The prostaglandin agonist beraprost aggravates doxorubicin-mediated apoptosis by increasing iNOS expression in cardiomyocytes

Wei Shiung Lian, Herng Cheng Chiou, Heng Lin, Jin Jer Chen, Ching Feng Cheng

Research output: Contribution to journalArticle

2 Citations (Scopus)

Abstract

Doxorubicin (DOX) is widely used as an anti-cancer agent although it causes irreversible cardiomyopathy by increasing oxidative stress and deregulating nitric oxide production. Beraprost (BPS), a stable prostacyclin (PGI2) analog, is a potent vasodilator that has beneficial effects on myocardial ischemia. The objectives of the present study were to delineate the uncertain effects of prostcyclin therapy on DOX induced cardiomyopathy and to explore the mechanisms underlying PGI2 and DOX interaction. For this reason, we stimulated endogenous PGI2 production using bicistronic COX-1/PGIS gene transfer and BPS supplementation, and investigated the effects on DOX-induced cardiomyopathy. Caspase-dependent protein content, lactate dehydrogenase (LDH), DNA fragmentation, and TUNEL positive cells were elevated in DOX-treated cardiomyocytes. These indicators were further elevated by adenovirus-COX- 1/PGIS transfection or BPS supplementation. In addition, PGI2 overexpression further increased iNOS expression and superoxide accumulation in cardiomyocytes compared with DOX alone, which may be the reason for aggravated cytotoxicity. Moreover, BPS can induce cAMP response elements (CRE) binding to the iNOS promoter and phospho- cAMP response element binding protein (CREB) expression in a cyclic AMP-dependent manner. Our in vivo studies show that MnTBAP and aminoguanidine treatment of DOX and BPS co-administered in mice can attenuate caspase-3 and PARP-1 protein expression, and improve mouse survival, as observed in the iNOS gene-deleted mice. In conclusion, we demonstrated that BPS or adv-COX-1/PGIS increases PGI2 levels through iNOS expression and peroxynitrite production, via CREB protein phosphorylation; thereby aggravating DOX-mediated cardiotoxicity.

Original languageEnglish
Pages (from-to)54-63
Number of pages10
JournalCurrent Vascular Pharmacology
Volume13
Issue number1
Publication statusPublished - 2015

Fingerprint

beraprost
Cardiac Myocytes
Doxorubicin
Prostaglandins
Epoprostenol
Apoptosis
Cardiomyopathies
Cyclic AMP Response Element-Binding Protein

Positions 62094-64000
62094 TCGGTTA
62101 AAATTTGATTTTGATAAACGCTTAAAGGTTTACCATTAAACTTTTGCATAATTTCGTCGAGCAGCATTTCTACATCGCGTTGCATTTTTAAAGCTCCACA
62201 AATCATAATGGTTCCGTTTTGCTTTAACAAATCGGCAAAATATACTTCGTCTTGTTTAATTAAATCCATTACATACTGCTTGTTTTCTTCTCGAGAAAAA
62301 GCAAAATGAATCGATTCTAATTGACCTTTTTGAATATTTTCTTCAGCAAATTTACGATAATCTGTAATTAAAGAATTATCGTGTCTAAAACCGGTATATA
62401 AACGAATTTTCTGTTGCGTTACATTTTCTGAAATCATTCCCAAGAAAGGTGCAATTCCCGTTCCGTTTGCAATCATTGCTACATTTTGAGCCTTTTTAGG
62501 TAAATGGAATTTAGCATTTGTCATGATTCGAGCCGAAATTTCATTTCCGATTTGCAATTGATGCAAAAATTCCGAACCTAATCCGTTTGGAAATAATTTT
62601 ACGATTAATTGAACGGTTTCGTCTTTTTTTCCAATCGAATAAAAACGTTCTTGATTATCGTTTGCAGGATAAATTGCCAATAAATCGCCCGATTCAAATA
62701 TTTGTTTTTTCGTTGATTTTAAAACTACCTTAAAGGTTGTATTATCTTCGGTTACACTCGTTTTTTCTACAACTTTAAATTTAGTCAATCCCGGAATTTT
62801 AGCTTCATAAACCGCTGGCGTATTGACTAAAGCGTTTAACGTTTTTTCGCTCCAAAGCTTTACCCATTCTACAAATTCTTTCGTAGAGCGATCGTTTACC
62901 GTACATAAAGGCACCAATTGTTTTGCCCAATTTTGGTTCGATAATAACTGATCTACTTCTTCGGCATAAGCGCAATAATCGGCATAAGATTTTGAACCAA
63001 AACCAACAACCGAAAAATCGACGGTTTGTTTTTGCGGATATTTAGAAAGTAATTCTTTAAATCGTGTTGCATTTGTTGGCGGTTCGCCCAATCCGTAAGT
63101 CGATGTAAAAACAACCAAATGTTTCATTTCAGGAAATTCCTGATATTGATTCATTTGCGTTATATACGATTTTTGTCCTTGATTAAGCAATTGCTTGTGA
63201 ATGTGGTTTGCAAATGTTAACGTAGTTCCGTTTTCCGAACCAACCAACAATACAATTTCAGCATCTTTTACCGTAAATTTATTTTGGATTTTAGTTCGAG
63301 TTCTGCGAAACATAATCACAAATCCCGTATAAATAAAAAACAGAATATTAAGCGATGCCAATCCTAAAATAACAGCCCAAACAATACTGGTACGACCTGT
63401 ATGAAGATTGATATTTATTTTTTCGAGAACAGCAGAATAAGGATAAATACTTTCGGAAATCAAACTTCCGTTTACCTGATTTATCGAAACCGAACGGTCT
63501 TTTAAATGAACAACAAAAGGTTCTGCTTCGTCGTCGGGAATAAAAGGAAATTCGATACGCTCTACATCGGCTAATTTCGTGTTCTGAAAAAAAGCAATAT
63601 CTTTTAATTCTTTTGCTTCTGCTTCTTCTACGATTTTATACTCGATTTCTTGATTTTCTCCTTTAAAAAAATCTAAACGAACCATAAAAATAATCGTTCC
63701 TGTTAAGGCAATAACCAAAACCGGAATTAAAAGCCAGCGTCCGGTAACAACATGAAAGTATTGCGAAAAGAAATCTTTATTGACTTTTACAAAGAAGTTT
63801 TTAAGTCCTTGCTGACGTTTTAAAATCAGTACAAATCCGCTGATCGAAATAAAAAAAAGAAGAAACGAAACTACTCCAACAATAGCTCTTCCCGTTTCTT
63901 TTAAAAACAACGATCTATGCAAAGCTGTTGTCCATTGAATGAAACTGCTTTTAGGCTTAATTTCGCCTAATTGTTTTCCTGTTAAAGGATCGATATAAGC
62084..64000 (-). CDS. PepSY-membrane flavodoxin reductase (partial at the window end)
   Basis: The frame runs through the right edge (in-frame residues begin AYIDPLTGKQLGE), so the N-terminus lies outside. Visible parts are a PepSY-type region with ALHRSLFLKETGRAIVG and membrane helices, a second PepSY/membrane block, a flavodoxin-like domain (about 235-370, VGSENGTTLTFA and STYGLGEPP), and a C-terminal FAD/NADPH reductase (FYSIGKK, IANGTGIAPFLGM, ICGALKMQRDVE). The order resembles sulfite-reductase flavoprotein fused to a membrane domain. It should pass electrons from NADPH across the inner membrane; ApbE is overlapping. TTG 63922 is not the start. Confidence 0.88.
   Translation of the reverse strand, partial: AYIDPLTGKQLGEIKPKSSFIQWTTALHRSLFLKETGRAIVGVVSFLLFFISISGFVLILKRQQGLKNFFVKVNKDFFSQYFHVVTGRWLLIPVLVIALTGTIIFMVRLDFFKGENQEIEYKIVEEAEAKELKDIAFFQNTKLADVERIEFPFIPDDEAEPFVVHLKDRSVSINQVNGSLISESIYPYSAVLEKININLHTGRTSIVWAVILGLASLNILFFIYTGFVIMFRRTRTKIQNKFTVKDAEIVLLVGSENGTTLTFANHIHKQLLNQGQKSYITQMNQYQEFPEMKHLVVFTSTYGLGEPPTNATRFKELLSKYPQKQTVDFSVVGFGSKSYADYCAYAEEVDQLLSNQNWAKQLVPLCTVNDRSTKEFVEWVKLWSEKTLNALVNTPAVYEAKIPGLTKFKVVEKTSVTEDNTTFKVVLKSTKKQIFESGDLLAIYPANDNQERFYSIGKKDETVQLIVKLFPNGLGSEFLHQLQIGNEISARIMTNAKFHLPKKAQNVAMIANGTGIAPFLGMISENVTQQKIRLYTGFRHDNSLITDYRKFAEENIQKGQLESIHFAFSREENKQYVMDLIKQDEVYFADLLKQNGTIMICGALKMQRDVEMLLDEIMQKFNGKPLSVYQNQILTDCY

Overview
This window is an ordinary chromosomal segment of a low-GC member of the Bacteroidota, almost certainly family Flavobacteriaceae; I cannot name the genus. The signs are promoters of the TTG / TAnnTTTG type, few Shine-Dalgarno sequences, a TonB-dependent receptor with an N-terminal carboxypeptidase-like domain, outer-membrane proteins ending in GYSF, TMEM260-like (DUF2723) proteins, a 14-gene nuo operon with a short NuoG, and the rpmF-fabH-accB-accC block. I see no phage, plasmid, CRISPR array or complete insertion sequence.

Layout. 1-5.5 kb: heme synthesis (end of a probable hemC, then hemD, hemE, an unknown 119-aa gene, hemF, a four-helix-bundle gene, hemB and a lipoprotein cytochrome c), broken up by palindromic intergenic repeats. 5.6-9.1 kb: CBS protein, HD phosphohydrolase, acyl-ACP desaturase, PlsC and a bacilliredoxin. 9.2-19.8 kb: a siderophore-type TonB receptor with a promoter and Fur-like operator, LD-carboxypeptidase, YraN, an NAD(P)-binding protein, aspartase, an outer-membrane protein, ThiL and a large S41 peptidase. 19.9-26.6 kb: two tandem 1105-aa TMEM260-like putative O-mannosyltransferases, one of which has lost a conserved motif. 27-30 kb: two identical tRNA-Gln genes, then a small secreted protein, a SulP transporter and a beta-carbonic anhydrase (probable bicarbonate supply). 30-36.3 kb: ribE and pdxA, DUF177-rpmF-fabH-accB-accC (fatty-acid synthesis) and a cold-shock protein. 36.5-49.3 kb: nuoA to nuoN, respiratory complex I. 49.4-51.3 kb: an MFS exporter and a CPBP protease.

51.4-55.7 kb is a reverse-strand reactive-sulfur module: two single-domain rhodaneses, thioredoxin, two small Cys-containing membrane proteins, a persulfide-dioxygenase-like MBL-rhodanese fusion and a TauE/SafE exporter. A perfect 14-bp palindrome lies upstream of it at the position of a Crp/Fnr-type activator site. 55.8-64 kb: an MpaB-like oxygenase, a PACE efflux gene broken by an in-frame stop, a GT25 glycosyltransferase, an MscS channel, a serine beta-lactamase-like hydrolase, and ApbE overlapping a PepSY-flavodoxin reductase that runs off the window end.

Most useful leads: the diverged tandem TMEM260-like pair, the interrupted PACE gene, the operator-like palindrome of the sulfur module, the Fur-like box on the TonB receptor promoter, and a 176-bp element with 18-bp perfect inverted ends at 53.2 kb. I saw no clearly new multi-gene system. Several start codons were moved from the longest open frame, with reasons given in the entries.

Peroxynitrous Acid
In Situ Nick-End Labeling
Response Elements
DNA Fragmentation
Caspases
Vasodilator Agents
L-Lactate Dehydrogenase

Keywords

  • Beraprost
  • cAMP response element binding protein (CREB)
  • Cardiomyocytes
  • Doxorubicin
  • Inducible nitric oxide synthase (iNOS)
  • Prostacyclin (PGI<inf>2</inf>)

ASJC Scopus subject areas

  • Cardiology and Cardiovascular Medicine
  • Pharmacology

Cite this

The prostaglandin agonist beraprost aggravates doxorubicin-mediated apoptosis by increasing iNOS expression in cardiomyocytes. / Lian, Wei Shiung; Chiou, Herng Cheng; Lin, Heng; Chen, Jin Jer; Cheng, Ching Feng.

In: Current Vascular Pharmacology, Vol. 13, No. 1, 2015, p. 54-63.

Research output: Contribution to journalArticle

Lian, Wei Shiung ; Chiou, Herng Cheng ; Lin, Heng ; Chen, Jin Jer ; Cheng, Ching Feng. / The prostaglandin agonist beraprost aggravates doxorubicin-mediated apoptosis by increasing iNOS expression in cardiomyocytes. In: Current Vascular Pharmacology. 2015 ; Vol. 13, No. 1. pp. 54-63.
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AB - Doxorubicin (DOX) is widely used as an anti-cancer agent although it causes irreversible cardiomyopathy by increasing oxidative stress and deregulating nitric oxide production. Beraprost (BPS), a stable prostacyclin (PGI2) analog, is a potent vasodilator that has beneficial effects on myocardial ischemia. The objectives of the present study were to delineate the uncertain effects of prostcyclin therapy on DOX induced cardiomyopathy and to explore the mechanisms underlying PGI2 and DOX interaction. For this reason, we stimulated endogenous PGI2 production using bicistronic COX-1/PGIS gene transfer and BPS supplementation, and investigated the effects on DOX-induced cardiomyopathy. Caspase-dependent protein content, lactate dehydrogenase (LDH), DNA fragmentation, and TUNEL positive cells were elevated in DOX-treated cardiomyocytes. These indicators were further elevated by adenovirus-COX- 1/PGIS transfection or BPS supplementation. In addition, PGI2 overexpression further increased iNOS expression and superoxide accumulation in cardiomyocytes compared with DOX alone, which may be the reason for aggravated cytotoxicity. Moreover, BPS can induce cAMP response elements (CRE) binding to the iNOS promoter and phospho- cAMP response element binding protein (CREB) expression in a cyclic AMP-dependent manner. Our in vivo studies show that MnTBAP and aminoguanidine treatment of DOX and BPS co-administered in mice can attenuate caspase-3 and PARP-1 protein expression, and improve mouse survival, as observed in the iNOS gene-deleted mice. In conclusion, we demonstrated that BPS or adv-COX-1/PGIS increases PGI2 levels through iNOS expression and peroxynitrite production, via CREB protein phosphorylation; thereby aggravating DOX-mediated cardiotoxicity.

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